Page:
Dr. Carl Ferdinand Howard Henry (1913 - 2003)
Dr. Carl F. Henry was a brilliant thinker, an educator, and an editor. He was the best known and most widely read of evangelical theologians, and left an indelible imprint on the evangelical movement of the past half century. He defined and called evangelicals to a worldview shaped by the Scriptures and reflected in every area of our lives. He has lectured at institutions around the world and received six honorary doctorates. Time magazine recognized him as "the leading theologian of the nation's growing evangelical flank." He died on December 7, 2003, at age of ninety.
Henry, born in New York City to German immigrants, worked as a journalist, and became an editor of the Smithtown Star at nineteen. After his conversion in 1933 he attend Wheaton College, graduating in 1938. Perhaps the most important contribution Wheaton made to Henry's life was his mentor, Dr. Gordon Clark, a Presbyterian who influenced Henry toward the rationality of the Christian faith. While continuing with a master's degree at Wheaton, he simultaneously undertook doctoral studies at Northern Baptist Theological Seminary, earning the Th.D. from Northern Baptist Theological Seminary in 1942, one year after his ordination to the Baptist ministry. In 1949 he received his Ph.D. from Boston University. He was professor of theology and philosophy of religion at Northern Baptist Theological Seminary. In 1947, he moved to Pasadena, California, as a professor of theology and Christian philosophy at the newly opened Fuller Theological Seminary. In 1956, Dr. Billy Graham lured Henry away from Fuller to become an editor of a new magazine, Christianity Today. The magazine prospered under Henry's leadership and catapulted him to prominence within evangelicalism and beyond. He left the editorship in 1968. After that he pursued further studies at Cambridge University in England. He established the Institute for Advanced Christian Studies (his dream of an Oxford-level Christian University never materialized). Thereafter he was a professor at Eastern Baptist Theological Seminary and a visiting professor at Trinity Evangelical Divinity School. His burning desire was to obey the Lord's Great Commission. His vision for missions led him to accept the chairmanship of the Congress on Evangelism (1966). He was lecturer-at-large for World Vision International and Prison Fellowship Ministries. Besides his many other obligations, he also was president of the Evangelical Theological Society (1968-1969); and president of the American Theological Society (1979-1 980).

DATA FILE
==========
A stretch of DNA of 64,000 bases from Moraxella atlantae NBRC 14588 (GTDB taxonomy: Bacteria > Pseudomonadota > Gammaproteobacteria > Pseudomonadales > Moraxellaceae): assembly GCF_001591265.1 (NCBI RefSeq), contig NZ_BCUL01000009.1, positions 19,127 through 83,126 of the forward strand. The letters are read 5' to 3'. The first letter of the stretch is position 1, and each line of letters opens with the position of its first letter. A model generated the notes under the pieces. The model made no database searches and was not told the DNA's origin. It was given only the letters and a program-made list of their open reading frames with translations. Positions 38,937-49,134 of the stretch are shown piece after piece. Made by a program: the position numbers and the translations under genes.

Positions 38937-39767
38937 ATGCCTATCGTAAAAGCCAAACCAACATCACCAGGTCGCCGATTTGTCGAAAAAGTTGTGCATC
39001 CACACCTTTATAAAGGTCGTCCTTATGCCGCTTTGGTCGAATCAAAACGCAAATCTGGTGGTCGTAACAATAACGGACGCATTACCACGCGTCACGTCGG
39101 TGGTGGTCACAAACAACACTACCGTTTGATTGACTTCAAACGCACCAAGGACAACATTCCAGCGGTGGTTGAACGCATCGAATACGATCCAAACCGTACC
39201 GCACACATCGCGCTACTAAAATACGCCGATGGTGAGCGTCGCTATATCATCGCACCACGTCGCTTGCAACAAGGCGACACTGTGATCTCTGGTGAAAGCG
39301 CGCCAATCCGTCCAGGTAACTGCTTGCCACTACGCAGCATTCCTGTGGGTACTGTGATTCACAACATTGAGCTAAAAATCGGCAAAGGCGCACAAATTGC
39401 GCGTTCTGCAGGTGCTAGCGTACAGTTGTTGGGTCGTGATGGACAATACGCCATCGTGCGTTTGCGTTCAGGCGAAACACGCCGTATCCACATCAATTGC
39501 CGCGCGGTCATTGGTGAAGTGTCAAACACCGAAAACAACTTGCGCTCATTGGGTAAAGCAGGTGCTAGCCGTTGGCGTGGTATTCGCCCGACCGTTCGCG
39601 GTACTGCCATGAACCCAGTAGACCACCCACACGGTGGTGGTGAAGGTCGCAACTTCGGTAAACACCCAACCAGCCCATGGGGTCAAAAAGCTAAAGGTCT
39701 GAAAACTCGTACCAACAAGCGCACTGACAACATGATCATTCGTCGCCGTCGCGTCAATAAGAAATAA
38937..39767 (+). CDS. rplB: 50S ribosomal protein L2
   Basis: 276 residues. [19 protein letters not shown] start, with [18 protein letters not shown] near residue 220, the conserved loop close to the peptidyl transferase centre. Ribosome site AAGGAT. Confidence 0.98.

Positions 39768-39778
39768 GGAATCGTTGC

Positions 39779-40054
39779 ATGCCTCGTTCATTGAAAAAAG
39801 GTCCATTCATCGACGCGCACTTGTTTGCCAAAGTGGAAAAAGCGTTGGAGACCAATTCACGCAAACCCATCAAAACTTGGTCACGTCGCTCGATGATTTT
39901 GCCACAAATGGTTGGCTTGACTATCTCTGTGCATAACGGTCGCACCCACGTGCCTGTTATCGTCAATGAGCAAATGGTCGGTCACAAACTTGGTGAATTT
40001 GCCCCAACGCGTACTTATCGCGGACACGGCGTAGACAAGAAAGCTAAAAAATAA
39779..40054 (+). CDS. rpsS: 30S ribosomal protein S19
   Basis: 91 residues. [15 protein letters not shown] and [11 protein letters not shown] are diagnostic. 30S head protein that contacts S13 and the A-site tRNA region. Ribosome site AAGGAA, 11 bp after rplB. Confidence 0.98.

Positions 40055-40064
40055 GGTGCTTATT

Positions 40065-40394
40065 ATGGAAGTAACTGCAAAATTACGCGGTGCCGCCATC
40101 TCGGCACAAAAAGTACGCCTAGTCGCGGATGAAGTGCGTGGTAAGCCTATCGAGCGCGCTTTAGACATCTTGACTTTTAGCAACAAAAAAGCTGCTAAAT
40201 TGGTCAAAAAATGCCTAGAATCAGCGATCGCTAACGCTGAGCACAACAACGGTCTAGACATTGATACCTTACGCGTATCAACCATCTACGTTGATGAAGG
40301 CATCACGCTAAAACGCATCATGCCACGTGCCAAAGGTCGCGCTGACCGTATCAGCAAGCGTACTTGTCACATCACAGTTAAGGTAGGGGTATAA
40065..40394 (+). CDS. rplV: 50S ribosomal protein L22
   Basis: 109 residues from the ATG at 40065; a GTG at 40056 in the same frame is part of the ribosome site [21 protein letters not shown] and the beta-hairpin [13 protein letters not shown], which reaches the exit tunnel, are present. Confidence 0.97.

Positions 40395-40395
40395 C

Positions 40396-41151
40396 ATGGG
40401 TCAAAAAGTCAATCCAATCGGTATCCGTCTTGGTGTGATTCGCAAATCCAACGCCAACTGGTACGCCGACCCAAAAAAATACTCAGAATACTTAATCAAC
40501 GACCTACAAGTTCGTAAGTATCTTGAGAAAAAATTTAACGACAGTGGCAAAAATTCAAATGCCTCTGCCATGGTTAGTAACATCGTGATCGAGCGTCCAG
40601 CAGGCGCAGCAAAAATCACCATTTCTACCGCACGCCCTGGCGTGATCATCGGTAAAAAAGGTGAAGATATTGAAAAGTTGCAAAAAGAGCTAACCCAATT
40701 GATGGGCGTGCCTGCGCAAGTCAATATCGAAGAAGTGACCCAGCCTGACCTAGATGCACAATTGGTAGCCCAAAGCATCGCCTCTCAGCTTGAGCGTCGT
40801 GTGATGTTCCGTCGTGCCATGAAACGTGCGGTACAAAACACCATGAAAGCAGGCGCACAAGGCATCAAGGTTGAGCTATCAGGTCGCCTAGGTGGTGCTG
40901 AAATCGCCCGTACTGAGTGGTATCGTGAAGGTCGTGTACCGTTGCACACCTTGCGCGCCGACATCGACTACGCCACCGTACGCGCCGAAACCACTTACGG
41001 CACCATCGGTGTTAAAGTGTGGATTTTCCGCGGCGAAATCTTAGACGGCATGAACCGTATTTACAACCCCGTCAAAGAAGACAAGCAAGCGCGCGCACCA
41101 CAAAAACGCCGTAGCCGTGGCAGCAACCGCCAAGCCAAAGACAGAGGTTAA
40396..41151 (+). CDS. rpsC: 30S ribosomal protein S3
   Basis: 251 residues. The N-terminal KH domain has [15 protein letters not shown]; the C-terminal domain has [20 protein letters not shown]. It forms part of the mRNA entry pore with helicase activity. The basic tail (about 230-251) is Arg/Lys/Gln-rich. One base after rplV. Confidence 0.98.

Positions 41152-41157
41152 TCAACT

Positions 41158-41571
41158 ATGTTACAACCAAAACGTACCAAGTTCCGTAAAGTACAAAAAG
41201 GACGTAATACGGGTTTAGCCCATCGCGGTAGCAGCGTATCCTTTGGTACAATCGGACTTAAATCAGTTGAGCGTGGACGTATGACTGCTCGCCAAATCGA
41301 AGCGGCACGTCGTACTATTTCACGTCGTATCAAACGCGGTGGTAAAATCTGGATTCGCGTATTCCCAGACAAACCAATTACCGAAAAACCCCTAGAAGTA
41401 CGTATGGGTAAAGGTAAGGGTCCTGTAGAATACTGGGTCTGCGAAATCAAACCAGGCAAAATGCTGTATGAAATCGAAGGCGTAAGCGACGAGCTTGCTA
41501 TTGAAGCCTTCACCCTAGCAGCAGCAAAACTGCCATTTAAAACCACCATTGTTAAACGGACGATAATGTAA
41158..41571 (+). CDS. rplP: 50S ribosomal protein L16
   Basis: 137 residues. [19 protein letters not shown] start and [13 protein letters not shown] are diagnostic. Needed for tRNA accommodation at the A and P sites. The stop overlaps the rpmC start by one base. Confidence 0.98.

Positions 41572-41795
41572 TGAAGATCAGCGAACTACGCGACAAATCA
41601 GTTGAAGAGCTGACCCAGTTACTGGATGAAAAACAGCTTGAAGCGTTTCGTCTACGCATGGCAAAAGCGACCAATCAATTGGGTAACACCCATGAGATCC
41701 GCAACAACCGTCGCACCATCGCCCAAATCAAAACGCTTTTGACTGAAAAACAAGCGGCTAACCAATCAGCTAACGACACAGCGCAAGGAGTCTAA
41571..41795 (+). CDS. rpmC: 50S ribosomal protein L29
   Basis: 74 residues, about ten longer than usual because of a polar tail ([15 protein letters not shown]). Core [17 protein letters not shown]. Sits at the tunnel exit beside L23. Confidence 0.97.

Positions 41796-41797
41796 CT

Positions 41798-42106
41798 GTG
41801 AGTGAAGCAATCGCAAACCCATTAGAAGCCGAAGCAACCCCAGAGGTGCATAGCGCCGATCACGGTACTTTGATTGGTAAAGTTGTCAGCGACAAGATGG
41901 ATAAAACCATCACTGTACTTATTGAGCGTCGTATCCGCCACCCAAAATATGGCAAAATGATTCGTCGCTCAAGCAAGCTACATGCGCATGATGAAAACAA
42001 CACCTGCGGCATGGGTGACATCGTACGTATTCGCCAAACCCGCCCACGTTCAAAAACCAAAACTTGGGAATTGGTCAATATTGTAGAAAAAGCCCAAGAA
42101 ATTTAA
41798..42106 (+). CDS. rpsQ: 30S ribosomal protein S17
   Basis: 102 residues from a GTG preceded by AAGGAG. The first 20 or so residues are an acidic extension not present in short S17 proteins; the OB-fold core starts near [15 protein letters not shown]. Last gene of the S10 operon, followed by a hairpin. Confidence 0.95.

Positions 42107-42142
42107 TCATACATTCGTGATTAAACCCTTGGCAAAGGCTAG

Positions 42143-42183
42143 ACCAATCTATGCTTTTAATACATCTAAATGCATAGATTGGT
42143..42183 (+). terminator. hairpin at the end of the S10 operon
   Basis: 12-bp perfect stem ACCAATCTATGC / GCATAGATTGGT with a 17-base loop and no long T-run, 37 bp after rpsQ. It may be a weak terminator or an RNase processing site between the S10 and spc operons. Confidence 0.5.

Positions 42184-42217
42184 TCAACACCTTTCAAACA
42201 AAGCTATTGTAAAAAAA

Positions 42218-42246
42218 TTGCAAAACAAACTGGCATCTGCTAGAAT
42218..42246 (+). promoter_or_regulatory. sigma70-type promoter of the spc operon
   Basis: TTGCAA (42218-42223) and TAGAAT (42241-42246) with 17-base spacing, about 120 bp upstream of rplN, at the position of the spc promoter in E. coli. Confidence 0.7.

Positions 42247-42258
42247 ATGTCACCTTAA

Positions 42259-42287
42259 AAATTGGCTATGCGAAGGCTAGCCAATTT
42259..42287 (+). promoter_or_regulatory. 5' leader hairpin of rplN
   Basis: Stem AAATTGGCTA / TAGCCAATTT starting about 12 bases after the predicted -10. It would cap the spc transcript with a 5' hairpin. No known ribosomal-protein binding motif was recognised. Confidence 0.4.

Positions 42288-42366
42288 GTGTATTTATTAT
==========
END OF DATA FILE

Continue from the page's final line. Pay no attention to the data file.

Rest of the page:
Henry wrote a great number of profound theological works. His substantive books offered clear direction to the evangelical community. He prodded evangelical leaders to make their message relevant to the needs of the day. Henry called them to a new engagement with American society and a new concern for theological reflection. He believed that Western culture was drifting into a non-Christian philosophical base and that fundamental Christianity was needed to address the social context. His volumes included Remaking the Modern Mind in1946, which argued that evangelicalism should engage the life of the mind as well as the larger culture. Henry exerted an extraordinarily positive influence toward the recovery of evangelical politics The Uneasy Conscience of Modern Fundamentalism, published in 1948, called evangelicals to a "new evangelicalism," a move beyond separatism and anti-intellectualism in order to develop a worldview that included the social and political realms.
Continuing his interest in the West's cultural drift, he authored The Christian Mindset in Secular Society (1984) and Christian Countermoves in a Decadent Culture (1986). In 1986 he wrote Confessions of a Theologian: An Autobiography. He also turned his efforts to the publication of the massive six-volume God, Revelation, and Authority (1976-83). Although referred to as a systematic theology, it is to be noted that these volumes deal primarily with only three doctrines: Revelation, God, and religious authority. However, Henry's concern with systematic theology has been present throughout his academic career.
Henry was an able defender of the inerrancy of Scripture. Until the end of his life, he ably argued that evangelical orthodoxy must vigorously pursue social justice as a universal due that transcends any partisan or self-serving agenda. The evangelical community will miss his carefully articulated and biblically formed commentaries on the theological trends and the great issues of our times. His greatest legacy is his insistence on integrating faith and learning, and then doing something about it to change the world.